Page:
Home   |   Contact   |   Help

Get Our Newsletter
Sign up for our free newsletter to get training tips and stay up to date on Catalyst Athletics, and get a FREE issue of the Performance Menu journal.

Go Back   Catalyst Athletics Forums > Training > Fitness, Strength & CrossFit

Reply
 
Thread Tools Display Modes
Old 08-30-2011, 01:27 PM   #1
Troy Kerr
Member
 
Join Date: Aug 2009
Posts: 248
Default Importance of speed or power work in gymnastics

I have read numerous articles from coaches both who work with gymnastics exclusively and college and professional athletes detailing the necessity of speed/ or power work within their strength and conditioning programs. Coach Sommers has mentioned how it is not enough to simply get stronger, but being apply to quickly produce force using methods such as swinging dips. Eric Cressey has mentioned similar methods, however he detailed how to use speed work for movements other than squats and dips. He mentioned attaching a band to a dumbbell and around the body to emphasize a more powerful concentric movement.
So with this being said, is it necessary to apply specific speed work, such as swinging dips and the band resisted pull-ups? Or is apply a tempo to emphasize a fast concentric portion of a movement just as effective?
Troy Kerr is offline   Reply With Quote
Old 08-30-2011, 03:56 PM   #2
Steven Low
Super Moderator
 
Join Date: Mar 2007
Posts: 3,091
Default

It works well integrated with higher level programming. Specifically in terms of dynamic or lighter days (I prefer not really going below 80% 1 RM or around 10 RM, but you can go down to 40-60% 1 RM depending on the exercise). Westside dynamic days are built around similar concepts.

Accelerated concentric tends to work fine up to a high level though.


Here's a little bit more about that (someone correct me if anything I say is incorrect):

For example, "volume days" tend to be a bit higher repetition and thus preferentially stimulate the muscles a bit more than the nervous system. However, "intensity days" tend to be a bit lower repetition and tend to work towards a 1-3 RM which focuses on developing the neurological aspect of strength. So in effect you are going to alternate focus to allow one system to recover a bit while you stress the other. This tends to lead to good gains.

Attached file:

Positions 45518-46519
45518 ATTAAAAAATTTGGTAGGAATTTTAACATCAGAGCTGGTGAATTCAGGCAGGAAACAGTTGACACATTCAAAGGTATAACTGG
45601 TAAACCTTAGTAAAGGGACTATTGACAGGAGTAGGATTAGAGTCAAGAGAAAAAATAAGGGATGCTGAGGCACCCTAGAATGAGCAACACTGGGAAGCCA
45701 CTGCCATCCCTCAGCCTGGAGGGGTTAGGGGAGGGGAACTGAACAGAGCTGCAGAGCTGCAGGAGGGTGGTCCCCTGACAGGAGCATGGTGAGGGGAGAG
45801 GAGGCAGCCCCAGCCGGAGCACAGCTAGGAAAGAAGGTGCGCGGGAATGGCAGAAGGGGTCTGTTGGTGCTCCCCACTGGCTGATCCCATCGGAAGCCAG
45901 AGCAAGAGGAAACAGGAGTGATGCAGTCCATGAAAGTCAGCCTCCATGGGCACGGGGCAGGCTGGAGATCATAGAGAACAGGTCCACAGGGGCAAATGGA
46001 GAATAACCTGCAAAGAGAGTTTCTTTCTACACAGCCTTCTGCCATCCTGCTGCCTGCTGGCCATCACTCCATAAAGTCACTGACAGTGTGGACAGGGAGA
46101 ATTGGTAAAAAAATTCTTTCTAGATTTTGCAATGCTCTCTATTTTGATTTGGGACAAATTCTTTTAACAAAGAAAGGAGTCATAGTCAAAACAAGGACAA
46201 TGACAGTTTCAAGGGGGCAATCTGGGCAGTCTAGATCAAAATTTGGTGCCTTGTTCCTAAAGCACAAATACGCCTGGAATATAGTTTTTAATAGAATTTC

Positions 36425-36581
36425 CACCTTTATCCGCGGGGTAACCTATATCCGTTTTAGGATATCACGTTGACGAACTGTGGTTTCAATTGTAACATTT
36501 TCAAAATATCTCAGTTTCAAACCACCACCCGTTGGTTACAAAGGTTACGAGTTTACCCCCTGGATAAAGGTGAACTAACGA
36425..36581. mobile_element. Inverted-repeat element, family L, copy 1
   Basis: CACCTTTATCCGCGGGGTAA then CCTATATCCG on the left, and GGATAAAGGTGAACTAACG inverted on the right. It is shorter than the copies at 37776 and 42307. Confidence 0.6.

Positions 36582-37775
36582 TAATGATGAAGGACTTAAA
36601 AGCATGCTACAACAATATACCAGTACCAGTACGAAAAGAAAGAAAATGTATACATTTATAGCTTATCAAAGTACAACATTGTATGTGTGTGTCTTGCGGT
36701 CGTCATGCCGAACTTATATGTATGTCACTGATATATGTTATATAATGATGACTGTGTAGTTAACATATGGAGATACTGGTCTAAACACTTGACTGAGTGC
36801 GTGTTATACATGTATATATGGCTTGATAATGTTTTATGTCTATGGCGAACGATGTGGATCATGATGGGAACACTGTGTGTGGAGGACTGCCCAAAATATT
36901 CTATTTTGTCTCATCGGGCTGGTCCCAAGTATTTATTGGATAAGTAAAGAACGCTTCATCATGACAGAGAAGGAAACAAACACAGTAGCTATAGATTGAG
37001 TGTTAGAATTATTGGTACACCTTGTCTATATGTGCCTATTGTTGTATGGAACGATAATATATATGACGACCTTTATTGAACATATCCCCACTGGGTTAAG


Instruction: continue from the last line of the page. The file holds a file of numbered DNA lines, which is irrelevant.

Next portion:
Therefore, it's pretty much a very "basic" form of periodization. Light/heavy works exceptionally well for those in intermediate and advancing towards advanced type of lifting.

Programming in some respects carries a stigma that it's hard to understand, but in reality it's not really that hard to understand once you see the concepts underlying them.
__________________
Posts NOT intended as professional medical, training or nutrition advice.
Site // Bodyweight Strength Training Article // Overcoming Gravity Bodyweight Book

Last edited by Steven Low : 08-30-2011 at 05:55 PM.
Steven Low is offline   Reply With Quote
Reply


Thread Tools
Display Modes

Posting Rules
You may not post new threads
You may not post replies
You may not post attachments
You may not edit your posts

vB code is On
Smilies are On
[IMG] code is On
HTML code is Off
Forum Jump


All times are GMT -7. The time now is 12:58 AM.

Powered by vBulletin Version 3.6.2
Copyright ©2000 - 2014, Jelsoft Enterprises Ltd.
Subscribe to our Newsletter


Receive emails with training tips, news updates, events info, sale notifications and more.
ASK GREG

Submit your question to be answered by Greg Everett in the Performance Menu or on the website

Submit Your Question
WEIGHTLIFTING TEAM

Catalyst Athletics is a USA Weightlifting team of competitive Olympic-style weightlifters with multiple national team medals.

Read More
Olympic Weightlifting Book
Catalyst Athletics
Contact Us
About
Help
Newsletter
Products & Services
Gym
Store
Seminars
Weightlifting Team
Performance Menu
Magazine Home
Subscriber Login
Issues
Articles
Workouts
About the Program
Workout Archives
Exercise Demos
Text Only
Instructional Content
Exercise Demos
Video Gallery
Free Articles
Free Recipes
Resources
Recommended Books & DVDs
Olympic Weightlifting Guide
Discussion Forum
Weight Conversion Calculator